NATCHITOCHES — Membership in the Louisiana Sports Hall of Fame will grow by eight Saturday night, bringing to 330 the number of those who have been inducted since Mel Ott, Gaynell Tinsley and Tony Canzoneri made up the initial class in 1959.
And if 330 sounds excessive, well, there’s even more in the pipeline. We’ll get to that later.
Every induction class takes on certain characteristics, either by dominance of a particular sport (five from football in 2012), having a singular standout individual (Shaquille O’Neal in 2013) or maybe just in the attitude of those being honored.
This group, as much as any I can remember — and I’ve been part of the selection process for 40 years — represents the fabric of sports in Louisiana. Their varied backgrounds are what tie us together athletically.
Saturday night in Tiger Stadium remains the enduring iconic symbol of sports in this state.
Inductee Alan Faneca was one of LSU’s greatest offensive linemen before going on to a 13-year career in the NFL that will likely land him in Canton one day. But here on Thursday, Faneca talked not about that but about how much fun it was during his college days.
“There’s nothing better than when Tiger Stadium gets to rocking,” he said. “We were just a bunch of guys doing what we loved.”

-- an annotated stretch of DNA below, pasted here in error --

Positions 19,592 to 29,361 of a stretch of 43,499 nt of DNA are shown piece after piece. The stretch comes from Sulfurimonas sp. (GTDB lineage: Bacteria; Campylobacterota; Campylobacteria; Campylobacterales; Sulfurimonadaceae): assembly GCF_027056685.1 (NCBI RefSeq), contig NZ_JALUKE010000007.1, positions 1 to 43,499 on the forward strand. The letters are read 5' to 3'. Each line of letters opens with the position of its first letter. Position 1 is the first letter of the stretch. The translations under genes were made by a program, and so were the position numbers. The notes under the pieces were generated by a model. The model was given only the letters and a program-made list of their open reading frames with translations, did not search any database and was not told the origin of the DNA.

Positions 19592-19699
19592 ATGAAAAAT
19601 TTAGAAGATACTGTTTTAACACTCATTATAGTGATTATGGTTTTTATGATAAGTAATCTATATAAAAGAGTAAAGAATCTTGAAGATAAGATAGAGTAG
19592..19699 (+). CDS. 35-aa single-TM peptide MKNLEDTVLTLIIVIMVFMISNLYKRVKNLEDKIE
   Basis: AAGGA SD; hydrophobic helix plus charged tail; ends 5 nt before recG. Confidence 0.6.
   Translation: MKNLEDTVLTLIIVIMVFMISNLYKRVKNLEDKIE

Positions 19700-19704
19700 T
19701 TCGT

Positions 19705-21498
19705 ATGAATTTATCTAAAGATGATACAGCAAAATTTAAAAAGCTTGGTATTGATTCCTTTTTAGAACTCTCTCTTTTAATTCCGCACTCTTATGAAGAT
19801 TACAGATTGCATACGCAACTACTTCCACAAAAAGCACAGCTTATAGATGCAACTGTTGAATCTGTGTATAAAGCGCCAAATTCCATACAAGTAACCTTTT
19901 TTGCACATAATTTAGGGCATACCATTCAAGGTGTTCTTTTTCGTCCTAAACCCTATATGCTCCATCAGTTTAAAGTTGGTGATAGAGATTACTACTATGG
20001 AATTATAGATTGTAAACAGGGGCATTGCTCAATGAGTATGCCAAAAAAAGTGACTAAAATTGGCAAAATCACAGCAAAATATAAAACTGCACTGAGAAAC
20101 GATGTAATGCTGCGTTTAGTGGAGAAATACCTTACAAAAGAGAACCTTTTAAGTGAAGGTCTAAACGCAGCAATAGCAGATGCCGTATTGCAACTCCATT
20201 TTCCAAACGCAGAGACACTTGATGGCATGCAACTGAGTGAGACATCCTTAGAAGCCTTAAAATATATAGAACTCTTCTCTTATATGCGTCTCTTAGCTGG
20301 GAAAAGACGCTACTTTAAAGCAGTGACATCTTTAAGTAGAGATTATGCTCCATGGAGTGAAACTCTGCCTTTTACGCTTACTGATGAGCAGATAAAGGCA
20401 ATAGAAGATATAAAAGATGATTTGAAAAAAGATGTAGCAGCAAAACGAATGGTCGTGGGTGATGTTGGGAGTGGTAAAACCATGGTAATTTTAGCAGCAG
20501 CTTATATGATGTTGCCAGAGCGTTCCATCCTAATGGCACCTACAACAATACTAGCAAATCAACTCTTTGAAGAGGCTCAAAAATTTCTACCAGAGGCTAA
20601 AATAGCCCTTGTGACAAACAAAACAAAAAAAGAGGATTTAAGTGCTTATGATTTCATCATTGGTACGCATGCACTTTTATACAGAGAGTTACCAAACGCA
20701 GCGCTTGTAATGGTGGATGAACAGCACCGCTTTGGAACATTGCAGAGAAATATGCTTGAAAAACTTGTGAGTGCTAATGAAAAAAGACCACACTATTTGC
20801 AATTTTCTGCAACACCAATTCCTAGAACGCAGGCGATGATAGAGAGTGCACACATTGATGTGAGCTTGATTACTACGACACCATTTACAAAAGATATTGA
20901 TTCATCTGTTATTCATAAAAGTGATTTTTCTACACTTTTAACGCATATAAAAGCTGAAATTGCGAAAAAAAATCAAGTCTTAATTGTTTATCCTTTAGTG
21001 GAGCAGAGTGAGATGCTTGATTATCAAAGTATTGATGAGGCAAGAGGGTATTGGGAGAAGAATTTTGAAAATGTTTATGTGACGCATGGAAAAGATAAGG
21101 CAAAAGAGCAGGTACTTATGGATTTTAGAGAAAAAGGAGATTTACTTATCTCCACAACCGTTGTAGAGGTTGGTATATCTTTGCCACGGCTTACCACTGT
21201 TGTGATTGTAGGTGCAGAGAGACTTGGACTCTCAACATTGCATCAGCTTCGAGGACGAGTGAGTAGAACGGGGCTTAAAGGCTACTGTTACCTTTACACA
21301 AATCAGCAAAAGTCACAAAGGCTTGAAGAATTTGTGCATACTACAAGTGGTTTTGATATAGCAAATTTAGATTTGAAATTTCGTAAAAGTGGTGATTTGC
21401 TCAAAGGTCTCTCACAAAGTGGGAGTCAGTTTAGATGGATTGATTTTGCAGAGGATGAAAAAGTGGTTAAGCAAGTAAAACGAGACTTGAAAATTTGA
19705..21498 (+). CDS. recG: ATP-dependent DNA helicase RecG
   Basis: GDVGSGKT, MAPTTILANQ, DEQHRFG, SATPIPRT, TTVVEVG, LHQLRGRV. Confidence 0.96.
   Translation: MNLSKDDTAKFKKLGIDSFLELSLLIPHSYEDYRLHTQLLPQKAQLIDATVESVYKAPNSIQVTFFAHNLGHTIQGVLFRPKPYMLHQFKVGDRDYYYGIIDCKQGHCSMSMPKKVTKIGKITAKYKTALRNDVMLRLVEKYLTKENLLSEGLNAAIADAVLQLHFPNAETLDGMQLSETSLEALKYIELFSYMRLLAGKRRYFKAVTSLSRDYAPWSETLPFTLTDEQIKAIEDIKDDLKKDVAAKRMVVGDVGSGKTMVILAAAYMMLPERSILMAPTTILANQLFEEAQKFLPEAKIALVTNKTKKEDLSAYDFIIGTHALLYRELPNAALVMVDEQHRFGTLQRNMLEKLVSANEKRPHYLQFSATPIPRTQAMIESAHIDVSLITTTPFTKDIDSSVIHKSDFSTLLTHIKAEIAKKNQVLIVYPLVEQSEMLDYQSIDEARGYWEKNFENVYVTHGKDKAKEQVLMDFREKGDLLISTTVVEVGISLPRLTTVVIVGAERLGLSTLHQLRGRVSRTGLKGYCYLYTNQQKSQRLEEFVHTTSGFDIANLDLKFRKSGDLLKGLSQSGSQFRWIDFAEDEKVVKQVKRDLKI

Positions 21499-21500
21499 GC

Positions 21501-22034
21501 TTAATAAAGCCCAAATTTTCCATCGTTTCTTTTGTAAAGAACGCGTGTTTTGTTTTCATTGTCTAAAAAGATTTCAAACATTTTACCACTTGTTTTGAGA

Wouldn’t you have loved to be down there with them?
Tom Benson so disdained participating in sports that he once hired a ringer to represent him at an NFL golf outing.
But the self-made car and banking mogul from New Orleans used his financial wherewithal to purchase the Saints in 1985, probably preventing them from being sold and moved. He did the same thing to buy the Hornets (now the Pelicans) in 2012, assuring the state would keep its NBA team.
His ownership of the Saints has not been without controversy. But imagine how empty our sports lives would be without the teams he now acknowledges belong to the people of the state as much as they do to him.
Every athlete owes a debt of gratitude to a hard-working coach who helped mold him.
Few in this state have done that better than Pete Boudreaux, whose 46 years at Catholic High have produced 41 state championship teams in track and cross country, not to mention countless young men who have been influenced by a genial, gentle man who also gets the best out of his charges.
Just the fourth active high school coach to be elected to the Hall, Boudreaux is fully deserving. Not just because of what he’s done but because he represents hundreds and thousands of his peers who will never get the recognition.
There’s a long, long line of football stars from Louisiana.
Richard “Moon” Ducote was among the first.
Hailing from the tiny midstate community of Cottonport, Ducote left Louisiana to star at Auburn from 1915-17, and his efforts for an early pro team led Glenn “Pop” Warner to call him “the greatest football player I ever saw.”
A coach at Spring Hill College and Loyola who also was a top official, Ducote died in New Orleans at age 39.
“He was as fine a man as you or I could ever hope to be,” said John Rush, superintendent of the Mobile, Alabama, school system, of Ducote when appointing him to be athletic department of the system.
A life well-led, cut short far, far too soon.
You can argue that no accomplishment in the state’s sports history tops that of the Louisiana Tech Lady Techsters.